While I technically agree with Liam's answer, I think there is two reasons why I would act differently: Purely for psychological reasons (personal piece of mind) and to keep redundancy consistent.
First let me constrain the scenario: I assume you haven't made a major mistake. One piece is out, so one could argue you made some kind of mistake - but that's ok, mistakes happen, having a system to catch them is the important thing, and that's what we are discussing. A major mistake would e.g. be using the same rock feature for two points and the one point failed due to that feature being loose (or loosened by the leverage of the camming device). In short: Lets assume there is no reason to doubt the two remaining points.
Now there also wasn't any reason to doubt the point that failed - still it did. So I'd try to add another point, to have a three-fold redundancy again. Now I know that argument is probably flawed if you consider the likeliness of two simultaneous failures. On the other hand there's also no reason to believe the failures are necessarily independent. Maybe it's a different type of rock than you are used to, you have a bad day (dismissing that as "you must not be climbing in that case" as often done is dangerous, this is not a binary condition), ... - essentially you just missed something that also applies to the remaining two points. In that spirit you would now adjust (lower) your trust level to those anchors and add another one.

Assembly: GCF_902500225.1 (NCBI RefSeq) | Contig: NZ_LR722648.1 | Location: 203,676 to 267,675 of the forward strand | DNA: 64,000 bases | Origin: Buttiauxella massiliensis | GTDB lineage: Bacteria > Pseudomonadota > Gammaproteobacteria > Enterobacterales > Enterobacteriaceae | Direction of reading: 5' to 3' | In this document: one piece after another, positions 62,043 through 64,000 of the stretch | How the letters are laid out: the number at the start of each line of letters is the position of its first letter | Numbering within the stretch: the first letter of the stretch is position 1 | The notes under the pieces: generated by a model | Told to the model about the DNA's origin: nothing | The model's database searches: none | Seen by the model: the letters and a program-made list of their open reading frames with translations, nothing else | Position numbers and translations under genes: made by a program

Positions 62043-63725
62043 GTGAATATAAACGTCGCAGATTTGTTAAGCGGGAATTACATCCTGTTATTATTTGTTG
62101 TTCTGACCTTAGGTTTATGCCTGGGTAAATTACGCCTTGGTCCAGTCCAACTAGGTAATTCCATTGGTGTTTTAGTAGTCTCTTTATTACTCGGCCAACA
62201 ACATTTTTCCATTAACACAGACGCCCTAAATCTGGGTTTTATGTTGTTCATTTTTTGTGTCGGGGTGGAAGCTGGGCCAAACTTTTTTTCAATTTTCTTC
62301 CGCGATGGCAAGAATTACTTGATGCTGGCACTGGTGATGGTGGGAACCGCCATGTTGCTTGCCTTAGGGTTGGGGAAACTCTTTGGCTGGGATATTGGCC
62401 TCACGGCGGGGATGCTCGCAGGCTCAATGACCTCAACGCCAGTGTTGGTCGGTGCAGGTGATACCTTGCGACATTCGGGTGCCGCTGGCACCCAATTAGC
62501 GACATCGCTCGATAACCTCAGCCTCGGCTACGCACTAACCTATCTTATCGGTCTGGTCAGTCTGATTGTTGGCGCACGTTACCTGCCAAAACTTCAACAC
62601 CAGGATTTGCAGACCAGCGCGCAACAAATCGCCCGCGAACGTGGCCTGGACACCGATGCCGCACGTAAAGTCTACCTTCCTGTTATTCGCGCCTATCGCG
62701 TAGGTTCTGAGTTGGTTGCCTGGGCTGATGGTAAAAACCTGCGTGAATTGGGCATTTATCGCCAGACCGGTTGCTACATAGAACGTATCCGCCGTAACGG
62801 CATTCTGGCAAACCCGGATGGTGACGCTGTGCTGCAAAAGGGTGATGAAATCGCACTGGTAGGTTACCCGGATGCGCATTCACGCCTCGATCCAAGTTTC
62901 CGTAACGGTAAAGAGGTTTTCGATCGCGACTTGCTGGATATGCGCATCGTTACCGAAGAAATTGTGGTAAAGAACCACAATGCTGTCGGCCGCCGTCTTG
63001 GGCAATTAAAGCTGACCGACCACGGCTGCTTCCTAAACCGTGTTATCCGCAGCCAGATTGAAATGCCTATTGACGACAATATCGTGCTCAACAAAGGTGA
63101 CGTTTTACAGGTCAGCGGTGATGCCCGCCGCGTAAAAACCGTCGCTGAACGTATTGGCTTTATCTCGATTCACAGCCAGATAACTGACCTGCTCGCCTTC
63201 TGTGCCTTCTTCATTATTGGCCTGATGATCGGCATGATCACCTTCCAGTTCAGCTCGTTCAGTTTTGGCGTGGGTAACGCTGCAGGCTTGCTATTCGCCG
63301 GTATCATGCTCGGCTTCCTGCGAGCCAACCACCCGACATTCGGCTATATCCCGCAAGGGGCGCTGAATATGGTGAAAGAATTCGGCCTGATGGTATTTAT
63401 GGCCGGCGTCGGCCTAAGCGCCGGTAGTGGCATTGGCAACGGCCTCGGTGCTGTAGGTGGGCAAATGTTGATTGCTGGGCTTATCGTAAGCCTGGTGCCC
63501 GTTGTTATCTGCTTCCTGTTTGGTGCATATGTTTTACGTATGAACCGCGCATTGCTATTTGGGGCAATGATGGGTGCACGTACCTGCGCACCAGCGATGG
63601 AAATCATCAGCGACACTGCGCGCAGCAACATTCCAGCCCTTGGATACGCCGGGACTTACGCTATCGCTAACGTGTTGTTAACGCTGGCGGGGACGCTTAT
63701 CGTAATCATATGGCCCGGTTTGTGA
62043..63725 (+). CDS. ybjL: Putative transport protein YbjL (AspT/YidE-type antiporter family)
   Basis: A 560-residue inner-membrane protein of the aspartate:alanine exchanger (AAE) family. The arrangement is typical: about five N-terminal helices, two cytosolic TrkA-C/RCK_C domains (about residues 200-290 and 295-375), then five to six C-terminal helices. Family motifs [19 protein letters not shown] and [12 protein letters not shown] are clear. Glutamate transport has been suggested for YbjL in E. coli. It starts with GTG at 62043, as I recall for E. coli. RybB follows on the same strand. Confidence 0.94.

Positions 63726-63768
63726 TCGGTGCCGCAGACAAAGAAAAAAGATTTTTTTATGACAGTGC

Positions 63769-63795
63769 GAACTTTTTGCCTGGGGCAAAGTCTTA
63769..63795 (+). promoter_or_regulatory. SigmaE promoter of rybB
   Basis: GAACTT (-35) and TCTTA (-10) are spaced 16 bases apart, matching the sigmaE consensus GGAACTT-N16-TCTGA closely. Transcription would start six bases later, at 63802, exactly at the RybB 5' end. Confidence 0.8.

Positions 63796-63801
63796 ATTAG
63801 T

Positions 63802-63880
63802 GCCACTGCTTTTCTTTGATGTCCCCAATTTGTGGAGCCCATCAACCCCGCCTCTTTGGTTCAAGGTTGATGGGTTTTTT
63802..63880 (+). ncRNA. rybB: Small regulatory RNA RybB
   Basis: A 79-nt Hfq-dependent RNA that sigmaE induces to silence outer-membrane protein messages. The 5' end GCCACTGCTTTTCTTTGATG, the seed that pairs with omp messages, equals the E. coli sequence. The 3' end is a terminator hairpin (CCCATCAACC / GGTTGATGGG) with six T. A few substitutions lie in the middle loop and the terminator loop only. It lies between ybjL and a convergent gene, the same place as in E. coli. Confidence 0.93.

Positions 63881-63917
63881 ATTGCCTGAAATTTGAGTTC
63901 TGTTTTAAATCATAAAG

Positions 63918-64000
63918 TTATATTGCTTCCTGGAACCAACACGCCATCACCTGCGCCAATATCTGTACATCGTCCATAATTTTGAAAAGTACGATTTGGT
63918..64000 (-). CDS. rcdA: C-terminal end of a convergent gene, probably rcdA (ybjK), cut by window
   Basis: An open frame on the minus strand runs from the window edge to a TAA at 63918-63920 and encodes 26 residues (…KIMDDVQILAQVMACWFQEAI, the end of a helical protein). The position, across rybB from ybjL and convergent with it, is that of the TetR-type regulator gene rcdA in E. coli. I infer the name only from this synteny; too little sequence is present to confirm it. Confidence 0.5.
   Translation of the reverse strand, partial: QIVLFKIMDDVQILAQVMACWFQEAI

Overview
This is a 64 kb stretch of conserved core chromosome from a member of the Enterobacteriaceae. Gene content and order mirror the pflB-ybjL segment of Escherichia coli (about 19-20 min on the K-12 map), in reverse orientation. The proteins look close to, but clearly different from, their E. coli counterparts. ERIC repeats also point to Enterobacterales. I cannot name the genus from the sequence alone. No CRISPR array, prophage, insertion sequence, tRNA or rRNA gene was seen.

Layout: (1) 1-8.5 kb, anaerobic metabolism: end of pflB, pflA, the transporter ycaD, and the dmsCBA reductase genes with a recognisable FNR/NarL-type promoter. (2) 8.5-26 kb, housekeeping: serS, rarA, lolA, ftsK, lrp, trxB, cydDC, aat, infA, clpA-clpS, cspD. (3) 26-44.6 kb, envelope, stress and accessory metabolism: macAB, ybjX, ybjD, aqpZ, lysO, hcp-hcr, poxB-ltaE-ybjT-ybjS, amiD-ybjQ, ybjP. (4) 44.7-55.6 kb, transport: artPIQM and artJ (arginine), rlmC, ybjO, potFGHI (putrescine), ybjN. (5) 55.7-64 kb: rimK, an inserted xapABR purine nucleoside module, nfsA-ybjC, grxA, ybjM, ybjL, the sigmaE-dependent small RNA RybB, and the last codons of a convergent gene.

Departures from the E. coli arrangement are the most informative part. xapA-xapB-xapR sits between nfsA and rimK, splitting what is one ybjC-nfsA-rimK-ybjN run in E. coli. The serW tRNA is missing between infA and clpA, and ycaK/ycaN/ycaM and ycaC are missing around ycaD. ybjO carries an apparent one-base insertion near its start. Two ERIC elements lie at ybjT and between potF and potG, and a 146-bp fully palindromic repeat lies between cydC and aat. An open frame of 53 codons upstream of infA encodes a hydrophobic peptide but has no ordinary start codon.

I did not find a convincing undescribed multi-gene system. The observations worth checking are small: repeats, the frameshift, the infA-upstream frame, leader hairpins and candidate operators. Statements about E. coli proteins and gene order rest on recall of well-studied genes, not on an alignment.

None of these are any "hard arguments", it's very much up to the specific situation and as soon as you are at a safe point again, try to evaluate that situation and your reaction to it. Not to blame yourself, but to learn and maybe find something you can improve when you encounter this situation again.
And let me make a tangential point that will probably be a bit annoying due to being pedantic and knowingly misinterpreting words (because I am sure someone will misinterpret them), but I feel rather strongly about it, so I am doing it anyway:
You should always be worried about all your anchors failing. Even the best placed anchor can fail. There is no such think as safety, you are always managing a risk.
Now this has no immediate practically applicable implication, but I believe it's a very important mindset to reduce and accept risk successfully. Because if you are belaying two seconds on self-placed gear and are not aware, that there is a risk (maybe a slim one, but still), you are way more likely to make a mistake.
Most of this is just an opinion piece which is purely backed by having seen a few mistakes. And then when addressing the involved party, always in a neutral manner inquiring about why they did it this way (maybe there is a reason I am ignorant of - another mindset I like :) ), I got dismissed with some excuse along the line of a general "I am doing it safe, no need to think about it", which is plain dumb.